Ofwona Draber: It’s broad. It’s really broad, but we’re looking for artists who have been working for at least 10 years and have had a solo exhibition or two. And, most importantly, we are interested in supporting artists who make social justice-related work. 

Left: Lina Puerta, Untitled from the Botánico Series, 2016. Right: Untitled from the Botánico Series (Flat_Blue Sequins), 2014.

AWT: Can you tell us more about the two artists in residence you have at the moment, Lina Puerta and Hidemi Takagi? How long is the residency program and how did you find the two artists? 

Ofwona Draber: The residency program is three months long. We offer an honorarium, a studio space and/or studio visits, public engagement opportunities, and a curatorial and production consultancy. The first two artists were invited into the program, but we’re designing our first open call as we speak.

Lina Puerta’s work was introduced to me by one of my friends and colleagues, a few years back It was the Botánico series. I fell in love with these extremely elegant and powerful fake plants, and started following her career. We’re planning a survey exhibition with Lina next fall. In preparation for that exhibition we have offered her a residency. 

Lina Puerta, Galaxy 8, 2015.
Left: Lina Puerta, Peach Crop Workers (Farmworker Tapestries Series), 2008. Right: Tomatoes and I (Yellow), 2020.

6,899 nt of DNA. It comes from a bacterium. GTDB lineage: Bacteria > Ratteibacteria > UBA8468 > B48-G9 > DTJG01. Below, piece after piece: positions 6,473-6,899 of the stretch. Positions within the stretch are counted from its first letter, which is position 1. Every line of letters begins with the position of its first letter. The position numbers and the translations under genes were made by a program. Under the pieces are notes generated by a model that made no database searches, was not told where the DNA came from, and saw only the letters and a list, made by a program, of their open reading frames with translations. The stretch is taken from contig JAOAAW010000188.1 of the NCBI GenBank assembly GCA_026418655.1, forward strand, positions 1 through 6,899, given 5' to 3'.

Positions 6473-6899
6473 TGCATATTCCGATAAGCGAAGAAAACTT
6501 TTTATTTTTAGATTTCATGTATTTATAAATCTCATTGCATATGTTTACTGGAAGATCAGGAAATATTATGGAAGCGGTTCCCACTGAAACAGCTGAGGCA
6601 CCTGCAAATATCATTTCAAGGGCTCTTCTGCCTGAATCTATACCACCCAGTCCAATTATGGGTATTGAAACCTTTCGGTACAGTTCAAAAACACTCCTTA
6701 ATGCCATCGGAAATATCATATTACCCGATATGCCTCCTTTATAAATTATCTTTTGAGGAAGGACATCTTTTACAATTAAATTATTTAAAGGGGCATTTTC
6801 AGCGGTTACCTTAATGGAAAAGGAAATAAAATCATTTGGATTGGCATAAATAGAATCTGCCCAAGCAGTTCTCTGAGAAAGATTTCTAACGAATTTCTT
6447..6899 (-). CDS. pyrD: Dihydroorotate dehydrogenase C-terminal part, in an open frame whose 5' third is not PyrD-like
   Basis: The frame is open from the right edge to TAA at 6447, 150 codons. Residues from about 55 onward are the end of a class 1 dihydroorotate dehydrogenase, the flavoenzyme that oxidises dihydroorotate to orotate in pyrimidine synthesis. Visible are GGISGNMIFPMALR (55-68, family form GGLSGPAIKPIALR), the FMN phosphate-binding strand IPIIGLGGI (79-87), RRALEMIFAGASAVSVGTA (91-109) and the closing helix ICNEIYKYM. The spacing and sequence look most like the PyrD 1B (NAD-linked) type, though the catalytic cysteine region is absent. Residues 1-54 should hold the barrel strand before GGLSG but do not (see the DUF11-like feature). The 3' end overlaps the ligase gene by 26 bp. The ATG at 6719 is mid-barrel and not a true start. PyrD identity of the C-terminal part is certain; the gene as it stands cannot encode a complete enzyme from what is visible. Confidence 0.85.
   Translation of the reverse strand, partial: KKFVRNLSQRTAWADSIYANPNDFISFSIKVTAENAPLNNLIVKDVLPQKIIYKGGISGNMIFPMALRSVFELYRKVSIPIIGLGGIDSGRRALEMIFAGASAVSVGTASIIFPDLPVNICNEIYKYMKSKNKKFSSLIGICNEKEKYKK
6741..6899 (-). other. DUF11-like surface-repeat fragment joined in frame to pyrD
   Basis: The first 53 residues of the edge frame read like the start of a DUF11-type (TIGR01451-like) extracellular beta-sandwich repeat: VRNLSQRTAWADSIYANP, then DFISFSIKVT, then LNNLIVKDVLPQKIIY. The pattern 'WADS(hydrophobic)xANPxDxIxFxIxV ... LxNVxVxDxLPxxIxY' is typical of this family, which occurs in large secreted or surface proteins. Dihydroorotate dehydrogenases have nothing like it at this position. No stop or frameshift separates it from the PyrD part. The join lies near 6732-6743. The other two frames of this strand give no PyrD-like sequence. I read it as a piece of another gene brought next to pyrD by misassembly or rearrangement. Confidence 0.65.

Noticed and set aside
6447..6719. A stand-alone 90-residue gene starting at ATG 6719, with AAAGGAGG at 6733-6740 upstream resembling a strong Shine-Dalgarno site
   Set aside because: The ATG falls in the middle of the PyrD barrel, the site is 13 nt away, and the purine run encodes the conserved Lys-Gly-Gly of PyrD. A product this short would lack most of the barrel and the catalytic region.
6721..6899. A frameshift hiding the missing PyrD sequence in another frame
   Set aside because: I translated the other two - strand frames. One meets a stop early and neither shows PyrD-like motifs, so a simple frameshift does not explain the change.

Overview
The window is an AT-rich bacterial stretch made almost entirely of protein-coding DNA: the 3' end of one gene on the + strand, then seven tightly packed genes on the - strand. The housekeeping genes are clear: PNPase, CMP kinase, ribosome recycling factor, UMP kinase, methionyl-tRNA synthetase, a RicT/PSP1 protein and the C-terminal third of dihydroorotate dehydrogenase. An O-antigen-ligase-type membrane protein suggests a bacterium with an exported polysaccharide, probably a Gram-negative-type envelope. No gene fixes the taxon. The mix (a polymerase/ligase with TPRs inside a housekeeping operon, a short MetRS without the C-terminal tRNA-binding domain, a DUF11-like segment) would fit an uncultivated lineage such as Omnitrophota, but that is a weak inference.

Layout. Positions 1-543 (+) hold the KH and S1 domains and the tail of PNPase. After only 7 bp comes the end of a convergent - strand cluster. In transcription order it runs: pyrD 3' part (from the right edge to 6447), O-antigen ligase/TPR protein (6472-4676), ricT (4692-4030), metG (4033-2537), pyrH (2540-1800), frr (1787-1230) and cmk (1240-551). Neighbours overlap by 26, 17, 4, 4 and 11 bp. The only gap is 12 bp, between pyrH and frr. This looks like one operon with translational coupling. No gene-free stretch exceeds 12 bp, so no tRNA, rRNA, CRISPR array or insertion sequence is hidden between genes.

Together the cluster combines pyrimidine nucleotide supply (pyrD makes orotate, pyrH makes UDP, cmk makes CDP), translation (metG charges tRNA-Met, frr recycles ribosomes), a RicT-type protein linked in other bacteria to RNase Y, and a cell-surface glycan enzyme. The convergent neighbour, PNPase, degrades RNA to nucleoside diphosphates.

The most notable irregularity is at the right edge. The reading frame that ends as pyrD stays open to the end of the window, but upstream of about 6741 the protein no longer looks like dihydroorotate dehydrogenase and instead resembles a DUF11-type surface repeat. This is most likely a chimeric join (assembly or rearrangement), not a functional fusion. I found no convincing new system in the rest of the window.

Lina was raised in Colombia. Her work focuses on migration, nature and femininity. One of her intentions for this residency is to continue working on bringing in indigenous perspectives. How does indigenous culture relate to nature and food growth? How does it differ from our Western ways? Lina is an incredibly socially conscious artist constantly and boldly advocating for nature preservation. 

The second artist is Hidemi Takagi from Japan. She moved to New York in 1997. Her work advocates for racial justice. She does photographic community-based work in minority and immigrant communities. She invites people to be in the spotlight through her oversaturated, greatly colorful photographs. It is just amazing! During her residency we’re printing a catalogue of an exhibition organized earlier this year. The book will include essays by Eva Mayhabal Davis, Jim Furlong, and Saijah Williams, one of the models in the Bed-Stuy Social ‘Photo’ Club project—a project for which Hidemi photographed her neighbors, the vibrant community of long-time residents of Bedford-Stuyvesant, Brooklyn.

Left: Hidemi Takagi, Sylvon from The Bed-Stuy Social ‘Photo’ Club Series, 2019. Right: Hidemi Takagi, Saijah, 2018.
Hidemi Takagi, Peewee from the The Bed-Stuy Social ‘Photo’ Club Series, 2018. Right: Marry from the Hello, it’s me Series, 2016.

AWT: I understand that community is an integral part of KODA’s work: you offer residencies and you have an educational program. But how is community embedded conceptually?

Ofwona Draber: It’s multidimensional. Community manifests in so many ways, and we really are making it a part of everything we do. We work on gathering communities, especially around the artists and the socially engaged topics of their work. For example, during Lina Puerta’s current residency, in collaboration with New York Foundation for the Arts (NYFA), we are organizing an event on October 21 about women’s suffrage, funded in part by Humanities New York with support from the National Endowment for the Humanities (NEH). We aim to encourage especially Latinx communities to vote as their voices have been under-represented in previous elections.